I know. I know. Don’t judge a book by its cover. This age old adage rings true in a number of life’s scenarios. And when taken literally with actual novels, the meaning really hits home. However, I recently read the novel, Kop by Warren Hammond (I finished it just before I started blogging again). This was a great book!
True grit, anti-heroes, and a great detective story to boot. I have to admit, the cover design (by the talented Christian McGrath, whose repertoire includes other popular titles like Jim Butcher’s Dresden Files series) caught my eye. When I saw the book on the shelf in the bookstore, I thought, “Hmm. That looks quite interesting. Why is that city so dirty and crowded? Who pissed off that dude? Is that his girlfriend? Why is he carrying?”
After a quick barcode scan with the iPhone I pulled up the reviews on Amazon. From there it shot to the top of my must-read-next list.
So a few days later, I settle into the book and after reading through the “self-description” of the main character, I’m a little taken aback. Juno describes himself as:
“slightly darker than average skin and barely kinked hair were the last remnants of my diluted African blood.”
What?! This was certainly a welcome surprise. It’s not often that I read a scifi novel where the main character isn’t white.
But this description did not square with the cover. Juno is not some rough and tumble non-latin looking white guy that I originally imagined. After reading through the author’s description, my mind’s eye saw something like the picture of Laz Alonso at right instead…
Why is this? Juno’s ethnicity has nothing to do with the story. It’s just who he is. The fact that he is of African descent is only mentioned in the story when the author needs to describe how Juno looks to the reader. That’s it!
Personally, I was very impressed that most all of the characters in the book were of one hue or another and not just cornbread white with cornbread white names and cornbread white backgrounds: Jim, John, Robert, Sarah, Jane, Emily. In my opinion, Hammond did a great job with fleshing out a more realistic and likely future where all of humanity has expanded out into the stars and not just white Americans.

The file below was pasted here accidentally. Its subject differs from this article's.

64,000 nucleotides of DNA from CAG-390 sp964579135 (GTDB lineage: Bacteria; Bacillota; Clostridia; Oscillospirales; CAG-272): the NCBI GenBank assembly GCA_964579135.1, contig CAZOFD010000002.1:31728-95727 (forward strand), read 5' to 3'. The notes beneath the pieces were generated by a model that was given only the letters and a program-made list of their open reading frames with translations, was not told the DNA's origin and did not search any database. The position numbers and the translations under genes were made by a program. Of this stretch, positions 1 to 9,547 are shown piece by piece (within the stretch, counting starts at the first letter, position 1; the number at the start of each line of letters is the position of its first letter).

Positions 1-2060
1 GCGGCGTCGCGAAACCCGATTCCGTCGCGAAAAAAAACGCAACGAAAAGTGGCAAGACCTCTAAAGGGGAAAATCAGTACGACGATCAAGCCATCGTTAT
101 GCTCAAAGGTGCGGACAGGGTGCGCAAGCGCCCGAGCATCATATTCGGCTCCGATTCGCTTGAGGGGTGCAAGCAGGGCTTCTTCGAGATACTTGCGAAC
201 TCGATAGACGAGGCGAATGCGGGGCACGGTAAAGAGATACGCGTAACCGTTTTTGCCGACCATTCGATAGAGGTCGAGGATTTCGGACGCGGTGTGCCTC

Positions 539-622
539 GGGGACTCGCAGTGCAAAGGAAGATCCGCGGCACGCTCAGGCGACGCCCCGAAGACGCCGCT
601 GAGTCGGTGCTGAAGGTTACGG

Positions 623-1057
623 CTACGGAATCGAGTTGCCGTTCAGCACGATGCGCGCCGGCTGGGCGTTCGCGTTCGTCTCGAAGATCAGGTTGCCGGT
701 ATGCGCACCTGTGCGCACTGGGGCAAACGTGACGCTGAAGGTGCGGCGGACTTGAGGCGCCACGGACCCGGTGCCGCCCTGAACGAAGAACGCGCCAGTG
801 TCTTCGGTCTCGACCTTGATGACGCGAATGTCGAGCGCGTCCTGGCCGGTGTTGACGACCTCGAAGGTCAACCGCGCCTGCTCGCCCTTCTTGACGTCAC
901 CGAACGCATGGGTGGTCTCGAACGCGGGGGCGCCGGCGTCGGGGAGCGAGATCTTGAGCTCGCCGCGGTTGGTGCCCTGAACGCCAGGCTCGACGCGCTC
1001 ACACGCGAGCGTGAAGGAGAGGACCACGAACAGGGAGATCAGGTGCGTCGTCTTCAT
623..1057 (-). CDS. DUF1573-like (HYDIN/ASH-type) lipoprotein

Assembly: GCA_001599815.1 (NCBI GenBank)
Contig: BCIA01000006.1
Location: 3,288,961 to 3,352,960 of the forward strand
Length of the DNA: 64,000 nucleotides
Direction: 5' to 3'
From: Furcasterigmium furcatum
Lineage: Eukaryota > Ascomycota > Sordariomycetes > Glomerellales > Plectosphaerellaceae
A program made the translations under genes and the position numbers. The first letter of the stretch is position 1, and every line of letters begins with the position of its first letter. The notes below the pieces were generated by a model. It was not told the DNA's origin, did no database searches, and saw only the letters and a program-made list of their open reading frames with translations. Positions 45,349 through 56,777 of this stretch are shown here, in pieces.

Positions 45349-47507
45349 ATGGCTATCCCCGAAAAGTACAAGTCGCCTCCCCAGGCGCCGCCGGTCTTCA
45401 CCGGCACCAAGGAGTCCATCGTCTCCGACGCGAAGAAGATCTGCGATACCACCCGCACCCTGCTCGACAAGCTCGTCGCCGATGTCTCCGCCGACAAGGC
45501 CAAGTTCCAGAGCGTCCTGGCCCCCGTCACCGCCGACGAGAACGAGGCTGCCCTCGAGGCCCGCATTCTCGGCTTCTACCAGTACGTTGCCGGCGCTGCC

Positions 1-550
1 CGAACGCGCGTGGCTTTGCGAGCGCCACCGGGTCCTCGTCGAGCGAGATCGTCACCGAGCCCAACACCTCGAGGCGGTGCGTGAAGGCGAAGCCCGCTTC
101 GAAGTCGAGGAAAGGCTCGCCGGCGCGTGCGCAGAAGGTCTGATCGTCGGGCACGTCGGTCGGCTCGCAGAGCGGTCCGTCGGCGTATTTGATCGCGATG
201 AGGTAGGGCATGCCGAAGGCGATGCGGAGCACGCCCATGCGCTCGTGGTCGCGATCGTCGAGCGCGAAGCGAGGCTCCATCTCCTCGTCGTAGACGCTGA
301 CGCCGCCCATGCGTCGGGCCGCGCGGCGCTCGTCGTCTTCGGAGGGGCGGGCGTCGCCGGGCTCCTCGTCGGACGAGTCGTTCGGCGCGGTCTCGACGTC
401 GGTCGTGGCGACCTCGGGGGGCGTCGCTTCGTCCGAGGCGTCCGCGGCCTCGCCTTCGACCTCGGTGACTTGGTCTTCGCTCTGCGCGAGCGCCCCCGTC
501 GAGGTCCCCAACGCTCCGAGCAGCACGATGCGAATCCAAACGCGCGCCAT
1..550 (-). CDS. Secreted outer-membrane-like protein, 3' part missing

So why the switcharoo on the cover art? Why not use an image of Juno that the author writes as having “brown” skin? Would the novel have been less appealing to a book shopper with a “minority” on the cover? Does it matter?
The purpose of the cover art is to attract the eye of a casual browser (like me). It should say, “HEY! Over here!” And once it has your attention, it should give you some semblance of what you will encounter as you dive into its covers. The cover for KOP definitely did that for me. But…but….but….
I don’t have an answer for this. I don’t think I even have an opinion. I thought that I had long reached the place where these types of quirks about race and ethnicity didn’t bother me much. America will be America. But, here I am blogging about it. I would love to hear a comment or two from the author or the artist. Maybe they’ll stumble across this blog entry.
What do you think?
Drop me a comment…
Last week, I blogged about the ongoing development of exoskeletons which was inspired by mechas that were in a book about Mars that caught my eye because of the cover art (whew!). After writing that post, I thought I’d find the artist and drop him/her an email and let them know how badass I think their work is. It was a little hard to find, but I eventually found my way over to Kurt Miller’s KMI Studios site (note: Kurt also did the cover for The Last Centurion (image at left), which was a bangin read too). After browsing around his art gallery (his work is pretty prolific), I sent him some SMTP love. To my surprise, he wrote back and showed a lot of gratitude. Classy…
So this post is dedicated to those cover artists that help us to visualize the stories we love. Here are a few artists whose work was featured on some of my most recent reads:
- John Harris – Jack McDevitt’s “The Devil’s Eye”
- Chris Moore – Alastair Reynolds’ “Revelation Space”
- Larry Rostant– S. M. Stirling’s “Dies The Fire”
- Yuko Shimizu – Cory Doctorow’s “Little Brother”
- Peter Bollinger – Jack Campbell’s “The Lost Fleet”
- Tomer Hanuka – “The Darker Mask” Anthology